It is thought that wooden spears could have come into use as early as 5 million years ago since chimpanzees and orangutans have been observed using wooden spears and because the human – chimpanzee split is dated to around 8 million years ago. Stone tipped spears however were thought to have come into use only around 300,000 years ago during the time of the Neanderthals. But a new paper in Science finds archaeological evidence from South Africa that stone spear tips were being used around 500,000 years ago.
Archeological evidence found in Germany documents that wooden spears have been used for hunting since at least 400,000 years ago. Wood does not preserve well, however, and Craig Stanford, a primatologist and professor of anthropology at the University of Southern California, has suggested that the discovery of spear use by chimpanzees probably means that early humans used wooden spears as well, perhaps, five million years ago. Neanderthals were constructing stone spear heads from as early as 300,000 BP and by 250,000 years ago, wooden spears were made with fire-hardened points.
From 200,000 BP onwards, Middle Paleolithic humans began to make complex stone blades with flaked edges which were used as spear heads. These stone heads could be fixed to the spear shaft by gum or resin or by bindings made of animal sinew, leather strips or vegetable matter. During this period, a clear difference remained between spears designed to be thrown and those designed to be used in hand-to-hand combat. By the Magdalenian period (c. 15000-9500 BC), spear-throwers similar to the later atlatl were in use.
The new paper is Evidence for Early Hafted Hunting Technology by Jayne Wilkins, Benjamin J. Schoville, Kyle S. Brown and Michael Chazan, Science 16 November 2012: Vol. 338 no. 6109 pp. 942-946, DOI: 10.1126/science.1227608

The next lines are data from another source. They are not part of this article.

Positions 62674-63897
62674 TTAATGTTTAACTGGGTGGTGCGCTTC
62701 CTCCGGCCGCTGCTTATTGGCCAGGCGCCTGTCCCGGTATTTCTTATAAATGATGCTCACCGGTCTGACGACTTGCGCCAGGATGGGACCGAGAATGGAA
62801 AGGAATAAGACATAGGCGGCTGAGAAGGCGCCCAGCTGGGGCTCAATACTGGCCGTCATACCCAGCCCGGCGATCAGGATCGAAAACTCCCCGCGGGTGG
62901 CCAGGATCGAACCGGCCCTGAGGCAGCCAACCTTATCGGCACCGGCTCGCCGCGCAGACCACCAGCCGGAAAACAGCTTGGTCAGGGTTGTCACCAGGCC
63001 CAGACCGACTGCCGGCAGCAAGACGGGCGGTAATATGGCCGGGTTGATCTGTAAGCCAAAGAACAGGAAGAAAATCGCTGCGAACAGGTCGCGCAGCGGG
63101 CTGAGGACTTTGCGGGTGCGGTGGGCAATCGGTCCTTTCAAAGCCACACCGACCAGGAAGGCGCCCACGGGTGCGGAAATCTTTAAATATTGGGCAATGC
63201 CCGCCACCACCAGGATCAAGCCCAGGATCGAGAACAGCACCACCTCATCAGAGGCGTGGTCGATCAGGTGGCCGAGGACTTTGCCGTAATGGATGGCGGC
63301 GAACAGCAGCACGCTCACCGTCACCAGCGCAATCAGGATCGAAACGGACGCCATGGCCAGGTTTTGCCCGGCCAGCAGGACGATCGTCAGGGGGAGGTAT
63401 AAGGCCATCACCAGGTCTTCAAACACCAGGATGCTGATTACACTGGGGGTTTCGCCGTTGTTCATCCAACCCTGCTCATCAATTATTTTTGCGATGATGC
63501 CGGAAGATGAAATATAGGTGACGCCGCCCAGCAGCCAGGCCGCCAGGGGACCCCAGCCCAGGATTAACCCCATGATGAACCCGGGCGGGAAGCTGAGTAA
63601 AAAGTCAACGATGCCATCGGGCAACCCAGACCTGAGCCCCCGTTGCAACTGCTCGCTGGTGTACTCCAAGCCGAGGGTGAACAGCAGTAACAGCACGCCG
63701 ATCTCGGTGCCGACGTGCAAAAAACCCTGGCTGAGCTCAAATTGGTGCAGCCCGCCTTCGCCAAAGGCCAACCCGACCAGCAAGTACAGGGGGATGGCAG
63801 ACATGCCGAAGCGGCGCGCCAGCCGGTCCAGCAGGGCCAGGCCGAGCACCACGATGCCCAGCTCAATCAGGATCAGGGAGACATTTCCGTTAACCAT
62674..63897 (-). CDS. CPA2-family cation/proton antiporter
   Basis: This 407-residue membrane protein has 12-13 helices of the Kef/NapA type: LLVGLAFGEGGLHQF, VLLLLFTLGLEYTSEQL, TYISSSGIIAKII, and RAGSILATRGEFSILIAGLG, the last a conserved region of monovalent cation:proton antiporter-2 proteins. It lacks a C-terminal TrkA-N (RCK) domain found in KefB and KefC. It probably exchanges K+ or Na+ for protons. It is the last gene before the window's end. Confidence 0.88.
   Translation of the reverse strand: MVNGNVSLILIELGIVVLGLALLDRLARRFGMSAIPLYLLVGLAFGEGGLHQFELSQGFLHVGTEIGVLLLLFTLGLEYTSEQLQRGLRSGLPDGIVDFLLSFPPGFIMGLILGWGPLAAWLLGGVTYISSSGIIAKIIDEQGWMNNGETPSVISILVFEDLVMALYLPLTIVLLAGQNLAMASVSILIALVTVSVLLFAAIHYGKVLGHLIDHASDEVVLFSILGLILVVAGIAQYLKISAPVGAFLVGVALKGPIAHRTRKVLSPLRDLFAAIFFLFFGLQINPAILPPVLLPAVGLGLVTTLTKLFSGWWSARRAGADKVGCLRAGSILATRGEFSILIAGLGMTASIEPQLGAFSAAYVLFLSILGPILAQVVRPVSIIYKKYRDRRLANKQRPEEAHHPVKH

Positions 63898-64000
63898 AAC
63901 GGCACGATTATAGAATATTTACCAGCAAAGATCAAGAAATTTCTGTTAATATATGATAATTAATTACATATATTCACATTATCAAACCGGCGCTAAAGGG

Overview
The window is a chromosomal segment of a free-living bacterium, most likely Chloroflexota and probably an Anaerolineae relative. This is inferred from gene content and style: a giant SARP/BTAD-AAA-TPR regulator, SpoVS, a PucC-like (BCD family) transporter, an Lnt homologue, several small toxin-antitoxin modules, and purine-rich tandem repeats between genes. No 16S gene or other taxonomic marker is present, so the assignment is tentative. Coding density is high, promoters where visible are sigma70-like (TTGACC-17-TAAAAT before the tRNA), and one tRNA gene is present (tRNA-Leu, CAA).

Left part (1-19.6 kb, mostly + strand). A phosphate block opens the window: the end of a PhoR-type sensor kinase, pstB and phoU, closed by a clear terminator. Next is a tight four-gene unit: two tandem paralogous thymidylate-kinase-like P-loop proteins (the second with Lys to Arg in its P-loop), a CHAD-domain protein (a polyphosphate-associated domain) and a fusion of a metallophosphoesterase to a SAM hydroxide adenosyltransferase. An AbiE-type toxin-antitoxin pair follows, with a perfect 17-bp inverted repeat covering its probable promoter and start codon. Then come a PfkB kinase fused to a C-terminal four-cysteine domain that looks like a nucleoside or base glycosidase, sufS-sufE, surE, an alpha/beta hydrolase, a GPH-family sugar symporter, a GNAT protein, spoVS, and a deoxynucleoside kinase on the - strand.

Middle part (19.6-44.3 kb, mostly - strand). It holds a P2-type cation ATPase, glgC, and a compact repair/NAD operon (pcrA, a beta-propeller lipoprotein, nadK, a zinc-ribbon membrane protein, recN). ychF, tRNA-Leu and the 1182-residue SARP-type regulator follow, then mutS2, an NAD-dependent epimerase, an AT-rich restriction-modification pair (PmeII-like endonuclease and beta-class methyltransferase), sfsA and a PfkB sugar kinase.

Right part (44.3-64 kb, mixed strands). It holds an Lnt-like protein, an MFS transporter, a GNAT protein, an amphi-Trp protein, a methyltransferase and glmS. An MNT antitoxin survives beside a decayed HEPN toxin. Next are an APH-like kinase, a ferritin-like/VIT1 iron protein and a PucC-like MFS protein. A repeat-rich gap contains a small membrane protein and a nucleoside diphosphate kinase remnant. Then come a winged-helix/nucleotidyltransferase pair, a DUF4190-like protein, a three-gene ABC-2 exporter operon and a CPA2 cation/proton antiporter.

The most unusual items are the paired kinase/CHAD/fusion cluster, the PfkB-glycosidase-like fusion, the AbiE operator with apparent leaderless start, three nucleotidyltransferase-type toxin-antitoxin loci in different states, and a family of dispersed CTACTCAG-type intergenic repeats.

Abstract: Hafting stone points to spears was an important advance in weaponry for early humans. Multiple lines of evidence indicate that ~500,000-year-old stone points from the archaeological site of Kathu Pan 1 (KP1), South Africa, functioned as spear tips. KP1 points exhibit fracture types diagnostic of impact. Modification near the base of some points is consistent with hafting. Experimental and metric data indicate that the points could function well as spear tips. Shape analysis demonstrates that the smaller retouched points are as symmetrical as larger retouched points, which fits expectations for spear tips. The distribution of edge damage is similar to that in an experimental sample of spear tips and is inconsistent with expectations for cutting or scraping tools. Thus, early humans were manufacturing hafted multicomponent tools ~200,000 years earlier than previously thought.
Wilkins and colleagues from Arizona State University and the University of Cape Town examined 500,000-year-old stone points from the South African archaeological site of Kathu Pan 1 and determined that they had functioned as spear tips. Point function was determined by comparing wear on the ancient points to damage inflicted on modern experimental points used to spear a springbok carcass target with a calibrated crossbow. This method has been used effectively to study weaponry from more recent contexts in the Middle East and southern Africa. The stone points exhibit certain types of breaks that occur more commonly when they are used to tip spears compared to other uses.
The significance of the earlier dating is that
“This changes the way we think about early human adaptations and capacities before the origin of our own species,” says Jayne Wilkins, a PhD candidate in the Department of Anthropology at the University of Toronto and lead author of a new study in Science. “Although both Neandertals and humans used stone-tipped spears, this is the first evidence that the technology originated prior to or near the divergence of these two species,” says Wilkins.
Attaching stone points to spears – known as ‘hafting’ – was an important advance in hunting weaponry for early humans. Hafted tools require more effort and foreplanning to manufacture, but a sharp stone point on the end of a spear can increase its killing power.
Hafted spear tips are common in Stone Age archaeological sites after 300,000 years ago. This new study shows that they were also used in the early Middle Pleistocene, a period associated with Homo heidelbergensis and the last common ancestor of Neandertals and modern humans.
“It now looks like some of the traits that we associate with modern humans and our nearest relatives can be traced further back in our lineage”, Wilkins says.